1.Hypothalamic-Pituitary disorders

Panhypopituitarism, Cushing disease, Hyper-prolactinemia.

2. Testicular disorders

KlinefeltersSyndrome

KAROYOTYPES:

47, XXY – CLASSIC FORM

46, XY – MOSAIC FORMS

48, XXYY, 48XXXY – VARIETY OF MOSAIC FORMS

HIGHER FREQUENCY SYNDROMES

disorders of male sexual function3
DISORDERS OF MALE SEXUAL FUNCTION

3. Acquired Defects

1. Viral Orchiditis

2. Trauma (Physical and Temperature)

3. Drugs (Alcohol, Marijuana)

4. Systemic diseases (Liver, Renal, Sickle Cell)

disorders of male sexual function4
DISORDERS OF MALE SEXUAL FUNCTION

2. Infertility with Normal Virilization

1. Hypothalamic-Pituitary disorders

2. Testicular disorders

*Varicocele, Immotile Cilia Syndrome, Germinal Cell Aplasia

3. Acquired defects

4. Systemic diseases

5. Impaired sperm Transport

* HIGHER FREQUENCY SYNDROMES

disorders of male sexual function5
DISORDERS OF MALE SEXUAL FUNCTION
  • Gynecomastia
  • Defined as presence of any palpable breast tissue in men.
  • Due to increase in estrogen-androgen ratio.
  • Three classes physiological, pathological and idiopathic.
  • Three time period(Birth, Puberty, Old Age).
  • Pysiological
  • The breast enlargement of newborns, the transient gynecomastia of adolescence and breast development of aging men, which cannot be associated with a pathological condition are considered to be physiological.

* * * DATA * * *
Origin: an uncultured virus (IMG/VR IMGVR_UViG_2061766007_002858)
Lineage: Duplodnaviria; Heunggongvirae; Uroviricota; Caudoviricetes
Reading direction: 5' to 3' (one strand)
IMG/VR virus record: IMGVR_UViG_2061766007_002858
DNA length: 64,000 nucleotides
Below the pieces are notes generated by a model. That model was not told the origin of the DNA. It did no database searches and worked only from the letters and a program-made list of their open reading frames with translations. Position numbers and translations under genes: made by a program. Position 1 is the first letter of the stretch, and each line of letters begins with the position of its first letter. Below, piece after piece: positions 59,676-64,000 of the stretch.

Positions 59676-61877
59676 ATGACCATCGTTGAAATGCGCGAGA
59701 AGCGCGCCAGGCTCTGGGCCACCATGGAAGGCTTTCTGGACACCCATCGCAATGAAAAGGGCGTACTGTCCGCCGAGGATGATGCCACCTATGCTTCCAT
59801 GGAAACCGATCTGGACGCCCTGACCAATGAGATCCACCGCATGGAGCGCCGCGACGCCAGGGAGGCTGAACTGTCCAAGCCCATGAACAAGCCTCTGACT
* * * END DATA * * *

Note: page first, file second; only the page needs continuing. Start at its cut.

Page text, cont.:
• Pathological
  • Hypogonadism (Klinefelters).
  • Chronic liver diseases (cirrhosis, hepatitis).
  • Thyrotoxicosis.
  • Neoplasia.
  • Drugs (estrogen, testosterone)
disorders of male sexual function6
DISORDERS OF MALE SEXUAL FUNCTION

Erectile dysfunction or Impotence:

Failure to achieve or maintain an erection suitable for sexual intercourse. Affect 50% of men between 40 and 70 years old. May be due to:

1. Psychological factors.

2. Physical factors.

A. Nerve damage

B. Medication that interfere with autonomic function

C. Problem with blood flow to the penis.

Sildenafil (Vigra): prescribed to treat erectile dysfunction. It does not produce an erection but it amplifies and prolongs an erectile response triggered by usual means of stimulation.

references
References
  • Human Physiology, Lauralee Sherwood, seventh edition.
  • Text book Physiology by Guyton &Hall,11th edition.
  • Text book of Physiology by Linda s. Contanzo, third edition.
  • Physiology by Berne and Levy, sixth edition.